For Freeman, time with Vikings is a comeback

Josh Freeman tries to leave a messy situation behind and step in as Vikings quarterback.

The new guy sitting alone in the bookstore caused some double takes. A few people approached to say hello and welcome him to town.

It’s not often that a starting NFL quarterback takes his playbook to Barnes & Noble for a late-night cram session, but then Josh Freeman’s path to Minnesota has been anything but textbook.

“They realized I was working, so it was cool,” Freeman said. “Everybody was extremely friendly. They were like, ‘We’ll let you get back to studying.’ ”

Minnesota Nice understands the ramifications of the Vikings’ latest quarterback Hail Mary.

In search of a career rebirth at age 25, Freeman has spent nearly every waking hour consuming the Vikings offense since his arrival two weeks ago. At Winter Park; at home; even, in his words, “posted up at Barnes & Noble” until 10 p.m. on the day that he officially became starting quarterback of an organization starved for a long-term solution at that bedrock position.

Freeman begins the next chapter in his career Monday night in what amounts to an 11-game audition to determine whether he will remain in Minnesota beyond this season or continue his career elsewhere. His football résumé at all levels is chock-full of late-game comebacks, and he’s hoping to orchestrate his best comeback yet.

“When times are good,” Freeman said, “you’ve got to really embrace the moment and enjoy it.”

Parting ways

Freeman knows too well what it’s like on the other side. His public divorce from the Tampa Bay Buccaneers played out like a soap opera fraught with contentious subplots and a conclusion that seemed inevitable.

He went from team captain and face of the franchise to an outsider the organization no longer wanted. Freeman described his messy exit as a “humbling” experience, but he purposely refrained from slinging mud on his way out of town.

“I try to live, feel, exist in the now,” he said. “All this stuff is going on, and I feel like I’ve got a great sense and perception of what reality is. My reality. Not everybody is going to have the same reality or how they perceive things. I know what the truth is.”

As with most fractured relationships, identifying the truth and assigning blame is complicated. Ultimately, Freeman’s relationship with taskmaster coach Greg Schiano and the Bucs organization disintegrated beyond repair.

Their collision course came into view as unflattering headlines emerged almost daily. Reports were that Freeman overslept and missed the team photo; that players privately believed Schiano rigged voting for team captains to ensure Freeman wasn’t chosen; that the organization fined Freeman more than $30,000 this season for various rules violations, including him agreeing to an unauthorized media interview; that a high degree of mistrust developed between the locker room and head coach.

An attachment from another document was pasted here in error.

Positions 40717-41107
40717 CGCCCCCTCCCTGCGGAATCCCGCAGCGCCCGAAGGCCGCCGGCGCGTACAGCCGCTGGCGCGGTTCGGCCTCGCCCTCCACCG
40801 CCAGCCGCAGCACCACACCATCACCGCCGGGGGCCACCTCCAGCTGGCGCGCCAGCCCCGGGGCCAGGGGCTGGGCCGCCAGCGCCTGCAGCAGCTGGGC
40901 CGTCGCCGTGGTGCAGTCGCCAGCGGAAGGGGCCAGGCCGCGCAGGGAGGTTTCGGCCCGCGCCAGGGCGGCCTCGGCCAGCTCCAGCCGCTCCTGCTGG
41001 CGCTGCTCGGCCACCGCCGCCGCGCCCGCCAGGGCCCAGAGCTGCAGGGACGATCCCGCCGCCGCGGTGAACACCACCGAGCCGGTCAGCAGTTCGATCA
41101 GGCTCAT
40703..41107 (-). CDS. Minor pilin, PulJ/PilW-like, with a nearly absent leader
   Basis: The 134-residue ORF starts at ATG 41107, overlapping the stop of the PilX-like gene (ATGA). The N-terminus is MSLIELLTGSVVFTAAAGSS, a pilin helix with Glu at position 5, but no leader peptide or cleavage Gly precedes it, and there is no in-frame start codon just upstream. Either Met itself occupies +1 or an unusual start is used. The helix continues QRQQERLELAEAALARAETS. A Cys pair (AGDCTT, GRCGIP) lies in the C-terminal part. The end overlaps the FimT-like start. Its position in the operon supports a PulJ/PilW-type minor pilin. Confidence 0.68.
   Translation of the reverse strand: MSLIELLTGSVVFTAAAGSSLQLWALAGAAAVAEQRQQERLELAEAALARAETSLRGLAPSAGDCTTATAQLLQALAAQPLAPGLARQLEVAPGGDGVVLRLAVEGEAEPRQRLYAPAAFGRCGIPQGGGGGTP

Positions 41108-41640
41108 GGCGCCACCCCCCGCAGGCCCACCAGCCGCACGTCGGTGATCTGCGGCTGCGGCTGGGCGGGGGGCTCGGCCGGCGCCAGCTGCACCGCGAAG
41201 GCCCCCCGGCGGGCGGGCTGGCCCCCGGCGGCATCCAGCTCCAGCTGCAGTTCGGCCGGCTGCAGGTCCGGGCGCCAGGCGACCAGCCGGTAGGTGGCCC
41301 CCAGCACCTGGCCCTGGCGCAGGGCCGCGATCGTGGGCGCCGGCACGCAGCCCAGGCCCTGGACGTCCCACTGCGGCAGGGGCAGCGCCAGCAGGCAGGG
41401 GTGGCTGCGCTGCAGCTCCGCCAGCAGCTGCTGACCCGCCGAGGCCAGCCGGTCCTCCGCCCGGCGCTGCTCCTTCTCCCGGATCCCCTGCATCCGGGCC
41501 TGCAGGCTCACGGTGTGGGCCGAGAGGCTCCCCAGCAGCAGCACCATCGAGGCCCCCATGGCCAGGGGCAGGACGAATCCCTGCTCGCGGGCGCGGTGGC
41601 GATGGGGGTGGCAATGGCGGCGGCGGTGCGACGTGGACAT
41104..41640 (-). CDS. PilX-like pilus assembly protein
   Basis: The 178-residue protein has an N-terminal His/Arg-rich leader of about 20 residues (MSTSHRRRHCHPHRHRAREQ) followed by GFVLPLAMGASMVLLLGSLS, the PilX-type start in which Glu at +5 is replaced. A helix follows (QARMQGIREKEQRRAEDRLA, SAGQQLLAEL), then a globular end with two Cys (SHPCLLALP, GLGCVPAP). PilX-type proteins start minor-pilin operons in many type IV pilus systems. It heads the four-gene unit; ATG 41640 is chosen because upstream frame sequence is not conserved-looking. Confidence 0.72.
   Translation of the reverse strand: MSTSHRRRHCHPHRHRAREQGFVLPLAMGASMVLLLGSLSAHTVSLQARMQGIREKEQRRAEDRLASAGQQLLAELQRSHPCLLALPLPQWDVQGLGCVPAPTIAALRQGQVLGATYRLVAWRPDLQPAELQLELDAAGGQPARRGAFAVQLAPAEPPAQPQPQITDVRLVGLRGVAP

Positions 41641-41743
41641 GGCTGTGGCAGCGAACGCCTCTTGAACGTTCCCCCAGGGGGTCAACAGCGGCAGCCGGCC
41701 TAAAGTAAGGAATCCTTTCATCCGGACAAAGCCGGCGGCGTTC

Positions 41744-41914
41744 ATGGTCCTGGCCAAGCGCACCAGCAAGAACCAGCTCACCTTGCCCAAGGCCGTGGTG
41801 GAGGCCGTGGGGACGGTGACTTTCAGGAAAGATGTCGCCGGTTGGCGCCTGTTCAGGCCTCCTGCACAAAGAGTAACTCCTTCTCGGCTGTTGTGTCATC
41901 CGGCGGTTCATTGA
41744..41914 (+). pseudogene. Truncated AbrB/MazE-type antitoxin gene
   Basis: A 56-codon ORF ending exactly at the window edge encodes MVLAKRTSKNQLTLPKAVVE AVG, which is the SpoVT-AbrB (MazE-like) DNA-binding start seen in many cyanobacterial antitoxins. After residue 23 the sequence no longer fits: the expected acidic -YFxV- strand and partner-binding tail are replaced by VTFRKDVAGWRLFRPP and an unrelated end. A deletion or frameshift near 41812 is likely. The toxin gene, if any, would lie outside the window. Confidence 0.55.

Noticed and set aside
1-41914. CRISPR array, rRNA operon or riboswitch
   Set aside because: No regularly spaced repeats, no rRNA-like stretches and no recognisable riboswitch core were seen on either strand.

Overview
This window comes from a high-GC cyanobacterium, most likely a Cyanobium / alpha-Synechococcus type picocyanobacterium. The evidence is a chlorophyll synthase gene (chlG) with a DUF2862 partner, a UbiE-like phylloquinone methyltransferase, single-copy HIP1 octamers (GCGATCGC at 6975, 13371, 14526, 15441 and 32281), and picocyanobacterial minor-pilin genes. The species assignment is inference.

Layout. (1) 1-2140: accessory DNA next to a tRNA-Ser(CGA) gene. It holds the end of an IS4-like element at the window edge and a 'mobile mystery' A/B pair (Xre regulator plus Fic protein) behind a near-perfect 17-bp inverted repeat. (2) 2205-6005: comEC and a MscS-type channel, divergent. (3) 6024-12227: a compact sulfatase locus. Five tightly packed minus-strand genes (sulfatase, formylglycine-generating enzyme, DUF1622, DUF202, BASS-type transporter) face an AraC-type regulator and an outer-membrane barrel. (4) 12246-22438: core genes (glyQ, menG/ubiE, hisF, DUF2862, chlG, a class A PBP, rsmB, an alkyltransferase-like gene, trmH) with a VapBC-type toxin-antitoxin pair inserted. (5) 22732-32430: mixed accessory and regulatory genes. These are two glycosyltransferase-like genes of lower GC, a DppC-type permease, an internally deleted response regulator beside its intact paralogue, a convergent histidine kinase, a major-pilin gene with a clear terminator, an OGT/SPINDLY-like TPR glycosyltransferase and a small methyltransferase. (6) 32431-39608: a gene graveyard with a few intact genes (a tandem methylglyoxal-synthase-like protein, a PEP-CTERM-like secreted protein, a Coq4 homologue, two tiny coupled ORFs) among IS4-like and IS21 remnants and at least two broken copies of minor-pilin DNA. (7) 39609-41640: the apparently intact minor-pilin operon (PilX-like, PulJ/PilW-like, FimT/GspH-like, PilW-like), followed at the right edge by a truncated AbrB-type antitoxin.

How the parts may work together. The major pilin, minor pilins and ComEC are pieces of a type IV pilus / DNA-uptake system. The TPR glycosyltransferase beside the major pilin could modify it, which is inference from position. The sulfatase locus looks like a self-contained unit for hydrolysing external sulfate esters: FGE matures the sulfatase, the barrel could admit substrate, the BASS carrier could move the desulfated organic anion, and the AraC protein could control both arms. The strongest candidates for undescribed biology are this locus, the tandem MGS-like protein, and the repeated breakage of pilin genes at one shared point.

The breaking point came when someone leaked to the media that Freeman is in the league’s substance-abuse program. Freeman responded forcefully by releasing a statement acknowledging that he became a stage one participant after he accidentally took Ritalin and not his NFL-approved prescription for Adderall to treat ADHD, which triggered a positive test. Freeman noted that he voluntarily agreed to drug testing and that he had passed 46 drug tests.

The NFL and players union plan to investigate the Bucs, hoping to determine who leaked the confidential information. Asked this week about that breach of confidentiality, Freeman’s father, Ron, said, “I don’t want to go there.”

Ron, a former USFL linebacker who also assists with his son’s representation, applauds the way Josh handled his benching and the nastiness of his final days in Tampa.

“Josh stays focused,” he said. “He didn’t become some irate, combative disruption. He simply did what he was told and when the opportunity presented itself to move on, he didn’t have any baggage to pick up and take with him.”

Freeman said he’s “at peace” with everything now and that he still maintains close ties with Bucs players and team employees — cooks, equipment managers, support staff included — whom he calls “my people. Those are my family.”

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